Pfizer says the COVID-19 vaccine it has developed with Germany's BioNTech has shown 100% efficacy in preventing infection in 12-to-15-year-olds.
The vaccine rollout to American adults is now well underway, and vaccine developers have turned their attention to testing its safety and efficacy in children, with vaccinating the country's students seen as a crucial step in overcoming the pandemic.
On Wednesday, Pfizer announced that a trial of its two-dose vaccine among 2,260 children aged 12 to 15 "demonstrated 100% efficacy and robust antibody responses," based on results that are yet to be peer reviewed.
Of those in the trial, 1,131 received the Pfizer/BioNTech vaccine, with 1,129 receiving a placebo. Eighteen of those in the placebo group contracted COVID-19, with zero children in the vaccine group getting the virus.
The children who received the vaccine received two doses three weeks apart.
In a statement, Pfizer CEO Albert Bourla said the company now intends to submit the data to the FDA to amend its existing Emergency Use Authorization "with the hope of starting to vaccinate this age group before the start of the next school year."
Further tests are continuing in even younger children, with the first doses given in these tests last week.
The study will evaluate the "safety, tolerability, and immunogenicity" from the vaccine in three different age groups: 6 months to two years, two years to five years, and five years to 11 years.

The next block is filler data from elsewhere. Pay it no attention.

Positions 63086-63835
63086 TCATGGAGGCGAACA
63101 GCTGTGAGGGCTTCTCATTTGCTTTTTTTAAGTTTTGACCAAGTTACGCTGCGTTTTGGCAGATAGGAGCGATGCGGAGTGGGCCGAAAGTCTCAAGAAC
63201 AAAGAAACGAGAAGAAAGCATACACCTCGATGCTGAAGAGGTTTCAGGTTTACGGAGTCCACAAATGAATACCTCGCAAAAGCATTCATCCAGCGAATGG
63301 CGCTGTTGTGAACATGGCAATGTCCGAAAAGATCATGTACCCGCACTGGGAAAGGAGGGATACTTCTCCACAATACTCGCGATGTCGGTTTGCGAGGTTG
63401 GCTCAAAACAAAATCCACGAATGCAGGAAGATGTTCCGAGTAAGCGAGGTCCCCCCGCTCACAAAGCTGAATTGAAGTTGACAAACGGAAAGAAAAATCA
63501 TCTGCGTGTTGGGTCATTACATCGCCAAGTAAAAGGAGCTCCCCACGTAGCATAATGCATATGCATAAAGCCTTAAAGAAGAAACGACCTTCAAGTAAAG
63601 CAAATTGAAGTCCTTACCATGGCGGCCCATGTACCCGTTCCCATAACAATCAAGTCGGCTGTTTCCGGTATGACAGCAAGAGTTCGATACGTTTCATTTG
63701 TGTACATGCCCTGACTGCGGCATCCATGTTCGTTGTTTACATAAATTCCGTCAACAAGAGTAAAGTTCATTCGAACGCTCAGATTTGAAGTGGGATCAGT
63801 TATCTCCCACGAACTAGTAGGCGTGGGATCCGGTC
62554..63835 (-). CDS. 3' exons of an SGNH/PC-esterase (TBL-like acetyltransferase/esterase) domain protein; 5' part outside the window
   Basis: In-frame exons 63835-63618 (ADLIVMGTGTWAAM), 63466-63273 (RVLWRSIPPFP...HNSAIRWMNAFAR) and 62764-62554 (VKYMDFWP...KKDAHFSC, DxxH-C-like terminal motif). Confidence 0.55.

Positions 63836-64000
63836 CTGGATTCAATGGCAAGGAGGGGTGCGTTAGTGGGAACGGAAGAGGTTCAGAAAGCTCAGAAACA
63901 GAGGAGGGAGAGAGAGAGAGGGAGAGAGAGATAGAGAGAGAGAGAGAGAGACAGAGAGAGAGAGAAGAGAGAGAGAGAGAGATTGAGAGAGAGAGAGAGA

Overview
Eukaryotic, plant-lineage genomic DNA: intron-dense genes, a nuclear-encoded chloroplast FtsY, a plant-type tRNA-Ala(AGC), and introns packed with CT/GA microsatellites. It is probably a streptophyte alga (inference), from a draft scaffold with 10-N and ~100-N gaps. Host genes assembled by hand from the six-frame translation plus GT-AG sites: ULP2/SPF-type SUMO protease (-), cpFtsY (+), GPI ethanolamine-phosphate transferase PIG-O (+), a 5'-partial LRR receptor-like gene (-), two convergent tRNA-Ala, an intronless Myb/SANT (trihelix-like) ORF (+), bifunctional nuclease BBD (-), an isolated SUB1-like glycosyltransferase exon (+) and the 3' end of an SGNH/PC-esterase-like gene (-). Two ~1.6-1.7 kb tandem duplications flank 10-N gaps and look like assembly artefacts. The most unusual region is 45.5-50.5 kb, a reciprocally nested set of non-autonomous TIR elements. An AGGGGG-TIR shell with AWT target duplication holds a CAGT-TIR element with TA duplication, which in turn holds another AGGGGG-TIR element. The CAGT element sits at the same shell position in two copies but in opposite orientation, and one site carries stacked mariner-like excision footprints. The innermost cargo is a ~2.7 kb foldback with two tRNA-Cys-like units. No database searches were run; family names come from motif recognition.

A cohort of 5 to 11 year olds were the first to receive the vaccine, with the companies planning to start vaccinating the 2-5 cohort next week.
Most Minnesota schools had resumed in-person learning by the beginning of March, but the state has since seen a rise in COVID-19 rates, with health officials saying younger generations have been behind much of this recent spread.
The state has been urging parents and students to get tested for COVID-19 every two weeks amid the increasing incidence of more contagious variants of COVID-19.
“Across the globe, we are longing for a normal life," said Ugur Sahin, CEO of BioNTech. "This is especially true for our children. The initial results we have seen in the adolescent studies suggest that children are particularly well protected by vaccination, which is very encouraging given the trends we have seen in recent weeks regarding the spread of the B.1.1.7 UK variant."